After the pestilence (Jer 21:7-21:7)

“Says Yahweh.

‘Afterward,

I will give King Zedekiah

Of Judah,

With his servants,

As well as the people in this city,

Those who survived

The pestilence,

The sword,

The famine,

Into the hands

Of King Nebuchadnezzar

Of Babylon.

They will be given

Into the hands

Of their enemies,

Into the hands

Of those who seek their lives.

He shall strike them down

With the edge of the sword.

He shall not pity them.

He shall not spare them.

He shall not have compassion.’”

Jeremiah has Yahweh speak to them with this oracle. If the king and his servants, as well as the people of Jerusalem survived the pestilence, the famine, and the sword, then they would be given into the hands of King Nebuchadnezzar and their enemies. They would be stricken down with the edge of a sword. There would be no pity, no sparing them, and no compassion.

Elijah (Sir 48:1-48:3)

“Then Elijah arose.

He was a prophet,

Like a fire.

His word burned

Like a torch.

He brought a famine

Upon them.

By his zeal

He made them

Few in number.

By the word of the Lord

He shut up the heavens.

Three times also

He brought down fire.”

Sirach seems to be relying on the Elijah cycle of stories from 1 Kings, chapters 17-18. This 9th century BCE northern prophet, Elijah, from the east side of the Jordan River in the town of Tishbe, the Gilead, went to the king of Northern Israel, King Ahab (874-853 BCE). Elijah was like a fire as his words were like a flaming torch. He foretold the famine that reduced the number of people in Israel. He foretold this famine, not brought as Sirach said. Elijah was able to control the heavens with his prayers, so that he could bring an end to this drought. He also had a faceoff with the 450 Baal priests or Jezebel’s prophets when he confronted the practices of King Ahab and his wife. Elijah then had Yahweh send down fire on his wet wood. Although the original story did not mention how many times the fire came down, Sirach mentions that it was 3 times.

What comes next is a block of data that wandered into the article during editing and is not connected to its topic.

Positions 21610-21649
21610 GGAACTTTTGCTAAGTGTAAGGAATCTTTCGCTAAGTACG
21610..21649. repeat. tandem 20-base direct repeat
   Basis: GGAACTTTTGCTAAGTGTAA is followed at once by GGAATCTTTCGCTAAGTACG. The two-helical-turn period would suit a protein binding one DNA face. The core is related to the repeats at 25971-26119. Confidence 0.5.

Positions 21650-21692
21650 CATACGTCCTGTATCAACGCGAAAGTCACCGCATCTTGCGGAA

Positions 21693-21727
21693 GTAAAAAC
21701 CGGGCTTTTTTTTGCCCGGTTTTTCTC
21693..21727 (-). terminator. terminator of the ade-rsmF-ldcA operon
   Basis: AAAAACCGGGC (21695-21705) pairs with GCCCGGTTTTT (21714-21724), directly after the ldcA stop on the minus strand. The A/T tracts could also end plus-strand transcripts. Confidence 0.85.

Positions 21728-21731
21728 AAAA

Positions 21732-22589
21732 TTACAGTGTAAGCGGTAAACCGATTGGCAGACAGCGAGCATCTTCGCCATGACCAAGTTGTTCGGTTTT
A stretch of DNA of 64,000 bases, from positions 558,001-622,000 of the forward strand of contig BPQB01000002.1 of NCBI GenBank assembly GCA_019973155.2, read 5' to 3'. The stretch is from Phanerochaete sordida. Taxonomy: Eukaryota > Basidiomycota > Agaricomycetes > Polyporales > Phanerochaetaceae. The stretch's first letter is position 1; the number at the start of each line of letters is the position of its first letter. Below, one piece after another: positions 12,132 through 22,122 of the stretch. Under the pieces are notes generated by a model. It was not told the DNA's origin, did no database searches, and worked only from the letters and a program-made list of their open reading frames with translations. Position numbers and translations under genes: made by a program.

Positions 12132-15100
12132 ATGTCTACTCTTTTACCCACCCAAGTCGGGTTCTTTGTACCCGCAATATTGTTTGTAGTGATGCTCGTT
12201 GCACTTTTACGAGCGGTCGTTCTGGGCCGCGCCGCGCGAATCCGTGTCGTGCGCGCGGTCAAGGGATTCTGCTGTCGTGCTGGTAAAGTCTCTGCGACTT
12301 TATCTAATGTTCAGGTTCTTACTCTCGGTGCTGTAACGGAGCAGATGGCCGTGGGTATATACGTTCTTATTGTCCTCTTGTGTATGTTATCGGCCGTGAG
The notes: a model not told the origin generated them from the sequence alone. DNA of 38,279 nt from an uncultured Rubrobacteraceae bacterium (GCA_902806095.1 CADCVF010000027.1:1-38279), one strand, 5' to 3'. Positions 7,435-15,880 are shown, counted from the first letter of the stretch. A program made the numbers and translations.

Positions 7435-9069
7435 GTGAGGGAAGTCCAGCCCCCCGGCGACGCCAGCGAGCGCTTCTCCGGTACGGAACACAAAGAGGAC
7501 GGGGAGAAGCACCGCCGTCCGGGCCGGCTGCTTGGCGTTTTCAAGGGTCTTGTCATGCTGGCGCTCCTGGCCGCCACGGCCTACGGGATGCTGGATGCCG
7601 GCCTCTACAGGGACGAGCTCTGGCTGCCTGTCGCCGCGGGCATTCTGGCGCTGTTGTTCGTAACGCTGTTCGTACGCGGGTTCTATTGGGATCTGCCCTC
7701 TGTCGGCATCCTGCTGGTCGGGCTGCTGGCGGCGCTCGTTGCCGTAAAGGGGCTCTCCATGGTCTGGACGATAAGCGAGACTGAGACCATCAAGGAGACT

Joseph (Ps 105:16-105:22)

“When he summoned a famine against the land,

He broke every staff of bread.

He had sent a man ahead of them,

Joseph.

He was sold as a slave.

His feet were hurt with fetters.

His neck was put in a collar of iron.

His oracle came to pass.

As the word of Yahweh tested him.

The king then sent for him.

The king released him.

The ruler of the peoples

Set him free.

He made him

Lord of his house.

The king made him

Ruler of all his possessions.

Jospeh was to instruct

His officials at his pleasure.

He was to teach his elders wisdom.”

Here we find the story of Joseph as told in Genesis, chapters 37-50, but without the details of how he was betrayed by his brothers. Yahweh brought the famine that led Jacob and his sons to go to Egypt. Joseph hd gone ahead, but not voluntarily. He was sold as a slave or more precisely turned over by his brothers into slavery. While in Egypt, he was in jail. His dreams came through so he was released when they were found to be true. He was tested by Yahweh. Finally the king or pharaoh released him and put him in charge of his household and all his possessions. Jospeh then instructed the other officials in Egypt as he taught them wisdom. He made the correct preparations for the famine to come.